Tag Archives: behindtheveil

‘Tis the Season for New Beginnings

New Additions

Brief summaries of articles pulled from a future digitized issue published by The Chronicle, as part of the 1990s Duke Chronicle Digitization Project

The time has come for the temperature to drop, decadent smells to waft through the air, and eyes become tired and bloodshot. Yep, it’s exam week here at Duke! As students fill up every room, desk and floor within the libraries, the Digital Collections team is working diligently to process important projects.

One such project is the 1990s decade of The Duke Chronicle. By next week, we can look forward to the year 1991 being completely scanned. Although there are many steps involved before we can make this collection available to the public, it is nice to know that this momentous year is on its way to being accessible for all. While scanning several issues today, I noticed the last issue for the fall semester of 1991. It was the Exam Break Issue, and I was interested in the type of reading content published 26 years ago. What were the students of Duke browsing through before they scurried back home on December 16, 1991, you may ask…

  • There were several stories about students’ worst nightmares coming true, including one Physical Therapy graduate student who lost her research to a Greyhound bus, and an undergraduate dumpster diving to find an accidentally thrown away notebook, which encompassed his final paper.
  • A junior lamented whether it was worth it to drive 12 hours to his home in Florida, or take a plane after a previous debacle in the air; he drove home with no regrets.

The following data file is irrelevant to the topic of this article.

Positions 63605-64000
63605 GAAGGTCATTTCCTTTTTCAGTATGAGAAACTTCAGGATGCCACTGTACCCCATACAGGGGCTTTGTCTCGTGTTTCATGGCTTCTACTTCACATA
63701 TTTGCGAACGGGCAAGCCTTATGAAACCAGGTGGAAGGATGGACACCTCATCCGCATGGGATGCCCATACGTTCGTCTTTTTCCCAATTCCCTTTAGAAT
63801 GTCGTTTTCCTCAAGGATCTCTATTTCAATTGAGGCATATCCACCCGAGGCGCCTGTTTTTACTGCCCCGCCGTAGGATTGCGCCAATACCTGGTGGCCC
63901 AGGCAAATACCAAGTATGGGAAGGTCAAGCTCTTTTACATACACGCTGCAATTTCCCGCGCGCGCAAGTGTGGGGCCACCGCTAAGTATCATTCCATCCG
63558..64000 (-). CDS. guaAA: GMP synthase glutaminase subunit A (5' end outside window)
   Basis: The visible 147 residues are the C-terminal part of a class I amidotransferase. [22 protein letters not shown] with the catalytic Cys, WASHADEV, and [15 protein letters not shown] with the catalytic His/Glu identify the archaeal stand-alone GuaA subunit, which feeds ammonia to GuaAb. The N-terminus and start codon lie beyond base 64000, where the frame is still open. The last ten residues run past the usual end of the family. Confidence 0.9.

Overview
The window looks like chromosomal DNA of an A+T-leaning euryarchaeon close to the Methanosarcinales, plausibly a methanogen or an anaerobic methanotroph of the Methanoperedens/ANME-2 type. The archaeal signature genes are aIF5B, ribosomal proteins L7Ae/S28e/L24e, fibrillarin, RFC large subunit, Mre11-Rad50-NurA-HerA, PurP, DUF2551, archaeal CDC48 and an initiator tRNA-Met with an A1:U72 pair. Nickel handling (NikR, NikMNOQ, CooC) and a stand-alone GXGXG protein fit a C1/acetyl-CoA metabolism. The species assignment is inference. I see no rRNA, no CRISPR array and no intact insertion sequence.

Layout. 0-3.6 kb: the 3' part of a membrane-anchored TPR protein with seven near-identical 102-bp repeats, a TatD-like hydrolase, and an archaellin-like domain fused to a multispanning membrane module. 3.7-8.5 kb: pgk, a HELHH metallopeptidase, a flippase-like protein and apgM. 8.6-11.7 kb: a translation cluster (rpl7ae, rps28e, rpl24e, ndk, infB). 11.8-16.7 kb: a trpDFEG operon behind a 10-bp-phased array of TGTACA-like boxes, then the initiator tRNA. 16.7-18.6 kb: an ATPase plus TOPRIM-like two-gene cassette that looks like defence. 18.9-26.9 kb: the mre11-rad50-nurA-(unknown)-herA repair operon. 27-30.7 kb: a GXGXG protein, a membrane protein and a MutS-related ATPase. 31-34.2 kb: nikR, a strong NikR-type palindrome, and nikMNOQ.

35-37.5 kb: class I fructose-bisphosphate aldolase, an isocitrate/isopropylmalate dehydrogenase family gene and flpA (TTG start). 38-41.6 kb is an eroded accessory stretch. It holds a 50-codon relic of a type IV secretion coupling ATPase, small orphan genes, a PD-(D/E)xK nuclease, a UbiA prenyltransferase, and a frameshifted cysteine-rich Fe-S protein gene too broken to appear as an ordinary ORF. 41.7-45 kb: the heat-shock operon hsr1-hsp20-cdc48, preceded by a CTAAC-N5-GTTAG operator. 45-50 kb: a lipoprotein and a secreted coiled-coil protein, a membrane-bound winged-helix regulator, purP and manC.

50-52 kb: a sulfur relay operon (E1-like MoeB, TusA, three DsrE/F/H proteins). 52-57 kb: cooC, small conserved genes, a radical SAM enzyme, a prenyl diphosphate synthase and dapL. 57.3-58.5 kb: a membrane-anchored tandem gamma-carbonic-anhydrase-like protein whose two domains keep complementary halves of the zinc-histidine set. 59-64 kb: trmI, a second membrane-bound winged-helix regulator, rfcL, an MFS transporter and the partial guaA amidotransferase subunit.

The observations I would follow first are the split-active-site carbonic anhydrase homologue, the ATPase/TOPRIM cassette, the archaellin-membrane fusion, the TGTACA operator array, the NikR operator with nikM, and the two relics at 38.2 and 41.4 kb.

• In a satirical column, advice was given on how to survive exams. Two excellent gems suggested using an air horn instead of screaming and staking out a study carrel, in order to sell it to the highest bidder.

This is merely a sprinkling of hilarious yet simultaneously horrifying anecdotes from that time-period.

Updates to Existing Collections

Digital collections, originally located on the old Digital Collections website, now have new pages on the Repository website with a direct link to the content on the old website.

In addition to The Chronicle, Emma Goldman Papers, and other new projects, there is a continued push to make already digitized collections accessible on the Repository platform. Collections like Behind the Veil, Duke Papyrus Archive, and AdViews were originally placed on our old Digital Collections platform. However, the need to provide access is just as relevant today as when they were originally digitized.

As amazing as our current collections in the Repository are, we have some treasures from the past that must be brought forward. Accordingly, many of these older digital collections now possess new records in the Repository! As of now, the new Repository pages will not have the collections’ content, but they will provide a link to enable direct access.

New Page:


Old Page:

The new pages will facilitate exposure to new researchers, while permitting previous researchers to use the same features previously allowed on the old platform. There are brief descriptions, direct links to the collections, and access to any applicable finding aids on the Repository landing pages.